Boss Bossy Comic Strips - Page 93
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Boss: From now on, you must refer to your cubicle as a "modular workstation." The word "cubicle" is demeaning to the people who work in them. Dilbert: I feel so much better now. Boss: Good. I was hoping it would work quickly.
Man: I can't figure out what is wrong with my code. Dilbert: Try rubber ducking it. Man: What? Dilbert: Rubber ducking is when you solve your coding problem by explaining it to a toy rubber duck. When you explain a problem to someone else, it forces you to look at it from new angles. Man: I can't tell if that is a brilliant idea or a practical joke. Dilbert: Ask your boss. Man: Okay, is rubber ducking a brilliant idea or a practical joke. Boss: It's a brilliant idea. I get most of my management ideas by talking to an imaginary rhesus monkey. Dilbert: I think you muddied the waters there a little bit.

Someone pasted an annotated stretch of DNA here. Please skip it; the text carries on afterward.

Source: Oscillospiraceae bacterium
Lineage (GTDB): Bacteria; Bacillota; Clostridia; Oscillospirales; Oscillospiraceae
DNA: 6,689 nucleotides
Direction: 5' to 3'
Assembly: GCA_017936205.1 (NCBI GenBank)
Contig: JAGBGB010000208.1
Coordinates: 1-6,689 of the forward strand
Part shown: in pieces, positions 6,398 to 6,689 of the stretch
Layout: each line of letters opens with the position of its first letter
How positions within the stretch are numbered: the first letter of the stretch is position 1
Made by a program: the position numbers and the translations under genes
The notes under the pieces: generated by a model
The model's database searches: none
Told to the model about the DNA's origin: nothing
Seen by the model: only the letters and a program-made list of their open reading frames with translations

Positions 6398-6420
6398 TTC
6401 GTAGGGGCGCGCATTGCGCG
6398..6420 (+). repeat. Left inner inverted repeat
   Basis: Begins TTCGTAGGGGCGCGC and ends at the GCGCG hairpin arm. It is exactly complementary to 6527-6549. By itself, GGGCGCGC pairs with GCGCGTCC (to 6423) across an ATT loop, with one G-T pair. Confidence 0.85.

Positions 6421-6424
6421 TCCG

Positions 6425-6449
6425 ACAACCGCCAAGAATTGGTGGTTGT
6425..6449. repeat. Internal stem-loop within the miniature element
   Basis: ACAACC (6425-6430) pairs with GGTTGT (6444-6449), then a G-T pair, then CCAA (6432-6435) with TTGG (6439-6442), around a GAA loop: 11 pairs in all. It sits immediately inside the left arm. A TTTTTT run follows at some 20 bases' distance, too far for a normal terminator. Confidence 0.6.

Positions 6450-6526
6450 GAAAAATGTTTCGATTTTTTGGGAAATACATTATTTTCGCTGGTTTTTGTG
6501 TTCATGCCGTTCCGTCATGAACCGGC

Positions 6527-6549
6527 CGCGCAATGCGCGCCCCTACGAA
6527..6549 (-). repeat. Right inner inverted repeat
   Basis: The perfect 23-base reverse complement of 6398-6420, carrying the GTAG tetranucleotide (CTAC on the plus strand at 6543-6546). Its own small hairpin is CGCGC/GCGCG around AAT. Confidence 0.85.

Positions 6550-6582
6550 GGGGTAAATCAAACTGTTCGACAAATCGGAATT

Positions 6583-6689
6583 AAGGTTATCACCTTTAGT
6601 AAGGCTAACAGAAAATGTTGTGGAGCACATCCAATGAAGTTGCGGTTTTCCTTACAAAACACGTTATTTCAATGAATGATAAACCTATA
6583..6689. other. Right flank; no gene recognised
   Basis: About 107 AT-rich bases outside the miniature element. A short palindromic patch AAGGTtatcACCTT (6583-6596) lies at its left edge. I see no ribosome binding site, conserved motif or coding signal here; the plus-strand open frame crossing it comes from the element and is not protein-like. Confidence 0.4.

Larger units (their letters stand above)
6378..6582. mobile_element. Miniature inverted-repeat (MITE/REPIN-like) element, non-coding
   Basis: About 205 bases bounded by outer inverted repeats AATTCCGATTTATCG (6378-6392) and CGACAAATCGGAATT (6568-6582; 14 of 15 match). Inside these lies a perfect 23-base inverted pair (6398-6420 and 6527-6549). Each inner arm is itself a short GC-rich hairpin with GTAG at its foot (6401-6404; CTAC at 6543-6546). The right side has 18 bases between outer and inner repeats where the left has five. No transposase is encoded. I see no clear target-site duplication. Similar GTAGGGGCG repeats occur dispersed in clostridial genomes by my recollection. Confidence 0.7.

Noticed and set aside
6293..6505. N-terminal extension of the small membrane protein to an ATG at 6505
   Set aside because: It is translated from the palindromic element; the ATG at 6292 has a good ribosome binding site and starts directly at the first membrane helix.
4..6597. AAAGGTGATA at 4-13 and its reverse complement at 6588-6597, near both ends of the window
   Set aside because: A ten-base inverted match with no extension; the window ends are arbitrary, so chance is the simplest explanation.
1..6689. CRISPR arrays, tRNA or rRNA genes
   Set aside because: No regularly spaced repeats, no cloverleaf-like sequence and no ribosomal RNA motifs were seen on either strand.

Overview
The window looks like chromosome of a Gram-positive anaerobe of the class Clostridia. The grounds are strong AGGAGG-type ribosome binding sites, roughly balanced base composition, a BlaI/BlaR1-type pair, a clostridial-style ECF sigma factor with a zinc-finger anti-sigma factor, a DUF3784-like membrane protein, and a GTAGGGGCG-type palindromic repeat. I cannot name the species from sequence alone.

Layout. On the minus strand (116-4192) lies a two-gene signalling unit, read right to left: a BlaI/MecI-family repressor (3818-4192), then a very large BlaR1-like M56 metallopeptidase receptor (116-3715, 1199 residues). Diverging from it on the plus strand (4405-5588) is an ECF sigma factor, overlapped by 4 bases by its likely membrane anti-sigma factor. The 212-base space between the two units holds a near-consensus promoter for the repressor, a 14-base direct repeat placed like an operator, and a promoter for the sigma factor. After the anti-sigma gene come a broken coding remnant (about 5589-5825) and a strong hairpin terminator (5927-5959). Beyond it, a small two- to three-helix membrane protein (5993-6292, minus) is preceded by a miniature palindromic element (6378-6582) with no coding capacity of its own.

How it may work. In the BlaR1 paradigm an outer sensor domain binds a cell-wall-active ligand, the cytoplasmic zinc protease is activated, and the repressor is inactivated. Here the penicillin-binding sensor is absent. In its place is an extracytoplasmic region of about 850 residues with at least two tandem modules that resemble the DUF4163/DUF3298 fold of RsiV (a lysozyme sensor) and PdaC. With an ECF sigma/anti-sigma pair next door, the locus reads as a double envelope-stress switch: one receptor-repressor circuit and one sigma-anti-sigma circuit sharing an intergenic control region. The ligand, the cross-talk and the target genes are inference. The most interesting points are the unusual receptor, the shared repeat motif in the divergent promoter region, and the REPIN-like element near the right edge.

Dilbert: There's a rumor that you plan to replace all normal employees with cyborgs that have microchips in their brains. Boss: There is no truth to the rumor that I plan to replace defective employees with highly capable, enhanced humanoids. Dilbert: I can't tell if you're lying. Boss: That's actually the best argument for keeping you around.
Boss: I'm putting Randy on your project. He has a microchip embedded in his brain. So ignore whatever your inferior brain tells you to do and just listen to Randy. Dilbert: Doesn't that make me dispensable? Boss: We'll talk about Phase 2 later.
Boss: Randy is our first employee to have a computer chip embedded in his brain. Randy, please explain to these obsolete employees how awesome you are now. Randy: Wait... I'm updating my software. Alice: Should we kill him while he's vulnerable?
Boss: I invited a climate scientist to explain the risk of climate change to our company. Man: Human activity is warming the earth and will lead to a global catastrophe. Dilbert: How do scientists know that? Man: It's easy. We start with the basic science of physics and chemistry. Then we measure changes in temperature and CO2 over time. We put that data into dozens of different climate models and ignore the ones that look wrong to us. Then we take that output and run it through long-term economic models of the sort that have never been right. Dilbert: What if I don't trust the economic models? Man: Who hired the science denier?